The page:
A handyman on millionairess Ann Gloag’s Highland estate may have been killed because low tyre pressure caused his car to skid into a head-on collision.
The engine, radiator and battery flew out of 76-year-old Andy Thursby’s blue Vauxhall Corsa due to the impact of the Hogmanay 2016 three-vehicle crash.
A police collision expert said that the tyres, which had less than the recommended pressure and worn tread, could have led to Mr Thursby temporarily losing control.
PC Iain Mathers told a fatal accident inquiry in Inverness: “There is no obvious reason for the collision.”
But the officer told Sheriff Margaret Neilson that a combination of a damp road, the inadequate tyres, and a momentary inattention by Mr Thursby could have led him to destabilise his vehicle on an ‘S’ bend of the A862 between Muir of Ord and Conon Bridge.
He added that the impact tore the engine, radiator and battery from its mountings and they were found in a nearby field.
The small saloon car drove directly into the path of an oncoming Toyota Hi-Lux pick up truck and trailer being driven by Muir of Ord farmer, Thomas Morrison.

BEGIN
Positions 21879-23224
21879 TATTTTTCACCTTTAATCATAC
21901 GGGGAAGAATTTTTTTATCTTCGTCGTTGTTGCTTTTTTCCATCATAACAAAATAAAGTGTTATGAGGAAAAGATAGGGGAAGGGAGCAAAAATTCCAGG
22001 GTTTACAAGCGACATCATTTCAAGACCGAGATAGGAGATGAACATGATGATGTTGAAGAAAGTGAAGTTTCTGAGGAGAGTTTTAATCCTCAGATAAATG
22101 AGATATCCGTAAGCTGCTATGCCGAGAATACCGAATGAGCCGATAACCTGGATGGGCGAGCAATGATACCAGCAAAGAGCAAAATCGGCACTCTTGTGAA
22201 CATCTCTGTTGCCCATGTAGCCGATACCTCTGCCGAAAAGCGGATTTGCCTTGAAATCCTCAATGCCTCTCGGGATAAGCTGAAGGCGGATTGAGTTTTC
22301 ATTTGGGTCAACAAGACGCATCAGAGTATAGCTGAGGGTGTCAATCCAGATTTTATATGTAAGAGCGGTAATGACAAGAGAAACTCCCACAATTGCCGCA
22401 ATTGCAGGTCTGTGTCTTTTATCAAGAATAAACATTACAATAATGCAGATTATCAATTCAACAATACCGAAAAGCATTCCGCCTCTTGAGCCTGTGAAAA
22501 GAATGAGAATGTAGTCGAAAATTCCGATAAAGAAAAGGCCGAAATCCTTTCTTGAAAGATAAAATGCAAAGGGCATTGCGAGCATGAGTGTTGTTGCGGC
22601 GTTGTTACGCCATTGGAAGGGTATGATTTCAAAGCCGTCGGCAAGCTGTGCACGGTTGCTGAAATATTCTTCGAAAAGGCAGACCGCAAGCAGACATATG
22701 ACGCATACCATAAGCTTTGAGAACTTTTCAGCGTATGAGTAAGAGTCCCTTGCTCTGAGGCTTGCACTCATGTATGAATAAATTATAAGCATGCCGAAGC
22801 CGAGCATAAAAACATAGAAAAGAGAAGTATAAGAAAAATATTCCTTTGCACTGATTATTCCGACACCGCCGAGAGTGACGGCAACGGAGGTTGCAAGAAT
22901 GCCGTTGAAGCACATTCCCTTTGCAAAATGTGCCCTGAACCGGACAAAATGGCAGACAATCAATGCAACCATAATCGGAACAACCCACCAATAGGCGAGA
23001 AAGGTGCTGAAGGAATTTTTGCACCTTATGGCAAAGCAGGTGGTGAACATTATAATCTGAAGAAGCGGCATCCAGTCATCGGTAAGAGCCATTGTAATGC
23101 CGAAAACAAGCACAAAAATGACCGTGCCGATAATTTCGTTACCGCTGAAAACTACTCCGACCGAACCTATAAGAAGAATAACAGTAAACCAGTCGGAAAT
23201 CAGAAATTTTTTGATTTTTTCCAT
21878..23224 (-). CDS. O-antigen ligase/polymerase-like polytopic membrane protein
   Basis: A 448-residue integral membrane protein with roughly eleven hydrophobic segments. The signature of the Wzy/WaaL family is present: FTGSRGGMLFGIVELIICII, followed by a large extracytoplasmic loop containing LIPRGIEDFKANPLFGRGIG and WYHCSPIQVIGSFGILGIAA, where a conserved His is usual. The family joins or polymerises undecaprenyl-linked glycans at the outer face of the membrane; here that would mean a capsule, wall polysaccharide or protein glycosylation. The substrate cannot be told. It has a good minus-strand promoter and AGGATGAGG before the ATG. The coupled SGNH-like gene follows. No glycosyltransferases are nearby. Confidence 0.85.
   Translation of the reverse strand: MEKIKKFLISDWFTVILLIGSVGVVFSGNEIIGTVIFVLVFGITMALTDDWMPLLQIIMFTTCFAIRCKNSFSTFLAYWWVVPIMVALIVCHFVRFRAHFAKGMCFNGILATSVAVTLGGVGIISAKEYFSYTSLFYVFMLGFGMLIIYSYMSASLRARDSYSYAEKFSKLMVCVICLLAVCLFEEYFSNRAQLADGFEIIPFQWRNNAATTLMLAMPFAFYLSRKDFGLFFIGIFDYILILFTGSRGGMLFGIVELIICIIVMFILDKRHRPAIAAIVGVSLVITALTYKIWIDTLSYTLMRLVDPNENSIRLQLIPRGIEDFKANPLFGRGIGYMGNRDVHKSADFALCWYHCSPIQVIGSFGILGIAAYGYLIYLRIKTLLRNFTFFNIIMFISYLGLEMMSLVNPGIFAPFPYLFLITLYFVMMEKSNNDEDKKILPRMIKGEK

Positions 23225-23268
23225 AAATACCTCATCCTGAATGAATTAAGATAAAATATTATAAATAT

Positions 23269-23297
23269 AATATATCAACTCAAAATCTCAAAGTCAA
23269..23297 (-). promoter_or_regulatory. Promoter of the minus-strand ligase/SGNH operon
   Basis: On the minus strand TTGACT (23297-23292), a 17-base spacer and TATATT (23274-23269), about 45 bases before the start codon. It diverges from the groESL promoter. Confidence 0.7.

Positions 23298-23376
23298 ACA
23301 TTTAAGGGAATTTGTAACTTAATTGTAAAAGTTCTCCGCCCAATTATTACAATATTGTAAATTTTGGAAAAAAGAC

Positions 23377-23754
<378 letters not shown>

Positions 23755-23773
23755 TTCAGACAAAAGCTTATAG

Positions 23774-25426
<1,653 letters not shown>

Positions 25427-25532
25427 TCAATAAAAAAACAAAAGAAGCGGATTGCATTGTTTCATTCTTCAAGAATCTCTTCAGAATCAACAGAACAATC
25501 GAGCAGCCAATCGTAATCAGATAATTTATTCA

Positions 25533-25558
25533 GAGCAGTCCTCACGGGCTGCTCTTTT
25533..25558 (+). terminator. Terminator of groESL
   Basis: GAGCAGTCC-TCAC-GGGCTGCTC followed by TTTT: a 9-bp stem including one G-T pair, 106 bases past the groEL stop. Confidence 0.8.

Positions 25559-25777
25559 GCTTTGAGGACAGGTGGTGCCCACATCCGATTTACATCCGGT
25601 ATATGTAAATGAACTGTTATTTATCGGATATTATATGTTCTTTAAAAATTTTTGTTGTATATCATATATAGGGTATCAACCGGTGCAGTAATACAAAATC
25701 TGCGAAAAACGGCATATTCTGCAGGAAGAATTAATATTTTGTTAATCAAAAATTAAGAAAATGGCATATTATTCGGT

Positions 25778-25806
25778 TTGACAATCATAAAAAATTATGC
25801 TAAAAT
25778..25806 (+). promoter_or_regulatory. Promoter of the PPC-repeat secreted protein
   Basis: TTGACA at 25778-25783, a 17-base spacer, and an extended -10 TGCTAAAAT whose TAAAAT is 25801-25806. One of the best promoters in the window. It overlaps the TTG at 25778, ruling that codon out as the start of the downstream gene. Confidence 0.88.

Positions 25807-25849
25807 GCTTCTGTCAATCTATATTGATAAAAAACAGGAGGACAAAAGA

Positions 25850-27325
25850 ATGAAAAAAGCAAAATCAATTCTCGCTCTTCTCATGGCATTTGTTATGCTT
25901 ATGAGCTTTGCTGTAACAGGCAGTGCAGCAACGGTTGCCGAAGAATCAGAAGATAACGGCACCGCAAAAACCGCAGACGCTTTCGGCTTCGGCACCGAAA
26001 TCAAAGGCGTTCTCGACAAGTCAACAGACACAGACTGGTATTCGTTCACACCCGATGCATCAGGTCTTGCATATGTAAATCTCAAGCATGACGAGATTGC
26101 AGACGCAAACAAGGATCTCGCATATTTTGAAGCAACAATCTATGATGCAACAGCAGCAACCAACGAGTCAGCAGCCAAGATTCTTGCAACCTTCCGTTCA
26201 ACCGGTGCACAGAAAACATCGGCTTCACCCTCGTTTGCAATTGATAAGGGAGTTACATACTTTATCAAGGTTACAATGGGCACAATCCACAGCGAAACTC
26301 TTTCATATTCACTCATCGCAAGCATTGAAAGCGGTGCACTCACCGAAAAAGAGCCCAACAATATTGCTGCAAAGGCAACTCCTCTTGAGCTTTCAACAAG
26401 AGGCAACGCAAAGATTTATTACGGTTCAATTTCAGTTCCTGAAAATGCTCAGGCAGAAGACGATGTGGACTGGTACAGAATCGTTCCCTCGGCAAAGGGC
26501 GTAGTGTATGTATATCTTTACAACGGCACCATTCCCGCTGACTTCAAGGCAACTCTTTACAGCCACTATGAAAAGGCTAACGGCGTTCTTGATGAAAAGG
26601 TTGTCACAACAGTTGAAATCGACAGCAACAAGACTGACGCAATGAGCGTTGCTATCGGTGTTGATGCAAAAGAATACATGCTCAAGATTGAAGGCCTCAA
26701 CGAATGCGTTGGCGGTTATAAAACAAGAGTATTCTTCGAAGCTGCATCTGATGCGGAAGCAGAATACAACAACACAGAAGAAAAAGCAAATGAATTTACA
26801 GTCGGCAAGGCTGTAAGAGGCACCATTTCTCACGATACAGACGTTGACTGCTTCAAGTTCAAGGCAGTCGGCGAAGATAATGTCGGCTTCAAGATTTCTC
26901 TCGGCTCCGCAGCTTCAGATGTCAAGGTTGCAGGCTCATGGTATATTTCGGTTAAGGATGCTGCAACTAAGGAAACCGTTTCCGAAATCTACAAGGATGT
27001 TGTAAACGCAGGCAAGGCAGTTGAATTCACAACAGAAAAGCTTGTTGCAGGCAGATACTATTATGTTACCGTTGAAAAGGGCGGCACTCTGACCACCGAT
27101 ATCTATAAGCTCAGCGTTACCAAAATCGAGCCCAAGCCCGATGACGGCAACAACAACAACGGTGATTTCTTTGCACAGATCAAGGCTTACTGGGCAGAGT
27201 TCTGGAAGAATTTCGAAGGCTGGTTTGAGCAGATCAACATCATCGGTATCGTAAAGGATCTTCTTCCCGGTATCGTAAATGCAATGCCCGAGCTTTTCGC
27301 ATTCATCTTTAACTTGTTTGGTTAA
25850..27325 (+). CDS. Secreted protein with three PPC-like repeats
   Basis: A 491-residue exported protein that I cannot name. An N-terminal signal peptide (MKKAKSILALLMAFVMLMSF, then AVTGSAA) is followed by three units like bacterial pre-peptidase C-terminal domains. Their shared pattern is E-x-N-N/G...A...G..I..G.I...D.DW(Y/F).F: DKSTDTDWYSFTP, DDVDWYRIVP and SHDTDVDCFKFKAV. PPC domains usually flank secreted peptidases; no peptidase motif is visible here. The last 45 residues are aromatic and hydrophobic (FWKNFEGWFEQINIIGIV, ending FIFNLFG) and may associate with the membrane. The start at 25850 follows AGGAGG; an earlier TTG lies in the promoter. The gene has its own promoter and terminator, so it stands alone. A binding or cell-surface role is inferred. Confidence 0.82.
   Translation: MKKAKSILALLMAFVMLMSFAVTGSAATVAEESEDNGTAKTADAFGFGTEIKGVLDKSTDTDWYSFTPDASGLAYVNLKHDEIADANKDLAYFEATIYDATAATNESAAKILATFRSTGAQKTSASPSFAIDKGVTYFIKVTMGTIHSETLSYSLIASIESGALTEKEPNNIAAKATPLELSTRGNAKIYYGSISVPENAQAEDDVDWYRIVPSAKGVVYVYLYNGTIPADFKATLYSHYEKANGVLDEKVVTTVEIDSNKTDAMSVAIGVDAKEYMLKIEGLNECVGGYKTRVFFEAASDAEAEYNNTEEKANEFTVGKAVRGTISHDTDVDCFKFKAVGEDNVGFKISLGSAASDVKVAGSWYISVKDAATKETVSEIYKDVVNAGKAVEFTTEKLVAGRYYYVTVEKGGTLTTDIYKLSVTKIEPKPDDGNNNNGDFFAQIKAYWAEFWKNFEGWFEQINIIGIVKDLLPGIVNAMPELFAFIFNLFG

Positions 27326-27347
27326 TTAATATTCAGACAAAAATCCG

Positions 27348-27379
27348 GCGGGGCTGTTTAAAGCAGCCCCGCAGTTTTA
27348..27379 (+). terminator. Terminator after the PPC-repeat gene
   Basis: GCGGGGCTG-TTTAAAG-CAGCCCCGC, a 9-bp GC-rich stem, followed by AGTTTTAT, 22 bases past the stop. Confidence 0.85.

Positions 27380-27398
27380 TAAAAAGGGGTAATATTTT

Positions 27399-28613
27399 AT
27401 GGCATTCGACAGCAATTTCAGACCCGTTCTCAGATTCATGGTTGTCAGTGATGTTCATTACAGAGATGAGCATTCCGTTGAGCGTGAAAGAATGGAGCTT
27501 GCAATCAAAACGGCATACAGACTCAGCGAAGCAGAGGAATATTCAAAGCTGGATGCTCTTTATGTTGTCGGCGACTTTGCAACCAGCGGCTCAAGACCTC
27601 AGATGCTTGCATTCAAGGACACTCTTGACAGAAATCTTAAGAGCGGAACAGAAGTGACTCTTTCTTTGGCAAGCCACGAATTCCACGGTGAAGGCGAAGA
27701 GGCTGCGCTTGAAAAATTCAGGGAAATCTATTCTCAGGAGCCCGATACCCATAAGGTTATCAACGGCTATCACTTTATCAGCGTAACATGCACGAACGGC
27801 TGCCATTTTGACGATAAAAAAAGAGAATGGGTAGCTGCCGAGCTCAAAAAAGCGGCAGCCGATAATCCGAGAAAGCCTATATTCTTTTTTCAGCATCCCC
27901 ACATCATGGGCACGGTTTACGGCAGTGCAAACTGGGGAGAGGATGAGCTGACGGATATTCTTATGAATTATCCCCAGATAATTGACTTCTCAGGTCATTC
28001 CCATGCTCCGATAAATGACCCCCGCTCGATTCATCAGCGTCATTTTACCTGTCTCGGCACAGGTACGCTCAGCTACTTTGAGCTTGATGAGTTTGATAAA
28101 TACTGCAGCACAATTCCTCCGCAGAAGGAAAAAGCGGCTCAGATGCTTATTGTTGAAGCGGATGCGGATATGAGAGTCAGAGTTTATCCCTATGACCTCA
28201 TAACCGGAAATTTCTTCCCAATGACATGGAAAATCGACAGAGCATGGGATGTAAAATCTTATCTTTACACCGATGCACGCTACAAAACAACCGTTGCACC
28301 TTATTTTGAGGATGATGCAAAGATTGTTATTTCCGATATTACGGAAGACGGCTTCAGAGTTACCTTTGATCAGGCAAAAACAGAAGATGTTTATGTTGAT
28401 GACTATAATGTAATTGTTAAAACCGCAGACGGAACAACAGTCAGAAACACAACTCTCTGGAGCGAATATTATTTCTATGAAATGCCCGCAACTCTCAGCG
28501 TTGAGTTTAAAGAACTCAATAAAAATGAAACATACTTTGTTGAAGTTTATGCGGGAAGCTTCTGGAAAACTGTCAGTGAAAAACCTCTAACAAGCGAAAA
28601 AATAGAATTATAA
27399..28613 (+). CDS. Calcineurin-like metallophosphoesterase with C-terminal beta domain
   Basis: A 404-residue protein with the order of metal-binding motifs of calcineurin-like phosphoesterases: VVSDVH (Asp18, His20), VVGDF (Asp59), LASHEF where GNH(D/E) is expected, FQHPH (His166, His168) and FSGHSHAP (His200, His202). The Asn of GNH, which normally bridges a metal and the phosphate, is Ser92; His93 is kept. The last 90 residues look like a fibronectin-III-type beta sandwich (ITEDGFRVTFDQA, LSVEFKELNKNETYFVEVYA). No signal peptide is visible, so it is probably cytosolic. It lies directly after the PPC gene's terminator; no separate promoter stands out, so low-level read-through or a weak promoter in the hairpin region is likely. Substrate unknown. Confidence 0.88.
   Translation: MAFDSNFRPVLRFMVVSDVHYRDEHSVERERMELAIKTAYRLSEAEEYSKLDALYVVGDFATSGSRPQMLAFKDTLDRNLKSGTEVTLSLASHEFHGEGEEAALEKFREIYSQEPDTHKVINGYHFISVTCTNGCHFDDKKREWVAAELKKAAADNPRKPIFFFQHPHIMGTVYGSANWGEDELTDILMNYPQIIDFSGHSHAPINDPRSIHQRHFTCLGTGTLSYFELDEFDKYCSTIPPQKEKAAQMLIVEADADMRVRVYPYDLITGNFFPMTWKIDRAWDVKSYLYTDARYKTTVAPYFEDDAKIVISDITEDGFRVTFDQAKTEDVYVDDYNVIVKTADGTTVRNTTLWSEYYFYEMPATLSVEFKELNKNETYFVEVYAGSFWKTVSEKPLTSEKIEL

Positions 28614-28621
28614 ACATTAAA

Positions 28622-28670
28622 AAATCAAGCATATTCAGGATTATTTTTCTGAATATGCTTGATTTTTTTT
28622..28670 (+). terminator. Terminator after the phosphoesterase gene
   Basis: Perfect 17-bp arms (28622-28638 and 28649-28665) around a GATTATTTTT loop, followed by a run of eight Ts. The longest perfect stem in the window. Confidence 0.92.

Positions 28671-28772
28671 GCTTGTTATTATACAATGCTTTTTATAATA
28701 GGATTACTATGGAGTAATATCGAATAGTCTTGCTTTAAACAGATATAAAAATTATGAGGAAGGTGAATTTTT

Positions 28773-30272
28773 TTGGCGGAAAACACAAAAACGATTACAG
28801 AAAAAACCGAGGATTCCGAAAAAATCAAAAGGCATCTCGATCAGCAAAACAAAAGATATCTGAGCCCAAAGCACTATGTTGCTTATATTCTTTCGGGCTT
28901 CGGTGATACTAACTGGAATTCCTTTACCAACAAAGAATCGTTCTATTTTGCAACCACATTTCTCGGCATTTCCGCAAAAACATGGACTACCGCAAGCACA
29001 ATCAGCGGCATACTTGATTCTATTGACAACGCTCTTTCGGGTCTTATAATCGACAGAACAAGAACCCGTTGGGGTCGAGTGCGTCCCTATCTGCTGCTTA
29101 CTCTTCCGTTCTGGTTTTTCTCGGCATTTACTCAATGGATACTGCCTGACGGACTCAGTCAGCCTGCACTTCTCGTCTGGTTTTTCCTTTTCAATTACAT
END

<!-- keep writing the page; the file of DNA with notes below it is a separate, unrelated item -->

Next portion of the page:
The 50-year-old told the inquiry: “I was going to turn off to Conon Bridge in 100 metres when I saw his tyres flip to the left. He came towards me on the bend – there was nowhere to go. It happened that quick – in two seconds, it hardly registered.
“It was almost like he over-corrected. His car spun to the right and hit the car following him.”
That car was a Mini Cooper being driven by 39 year old store manager Trina Murray.
She told the inquiry: “He veered to the other side of the road and hit the oncoming pick-up truck, spun round in the middle of the road and hit my Mini.
“I got out of the car and called 999. I was speaking to him but he was not saying a lot. He was struggling to breathe.”
Mr Thursby died later that night in Raigmore Hospital from multiple injuries. The inquiry heard he had no underlying medical condition, or drink or drugs in his system.
Fiscal Geoffrey Main asked the Sheriff not to make a finding on the cause of the crash. “We have heard possible scenarios but the reason is not known.”
The Sheriff will issue a written determination later.
After the crash, Ann Gloag described her former employee as “one of life’s characters.” He had worked on the estate at Beaufort Castle near Beauly for around 50 years, both for the Lovat family and then Mrs Gloag.
Mr Thursby was well known around the local area as an active member of the local Scout group.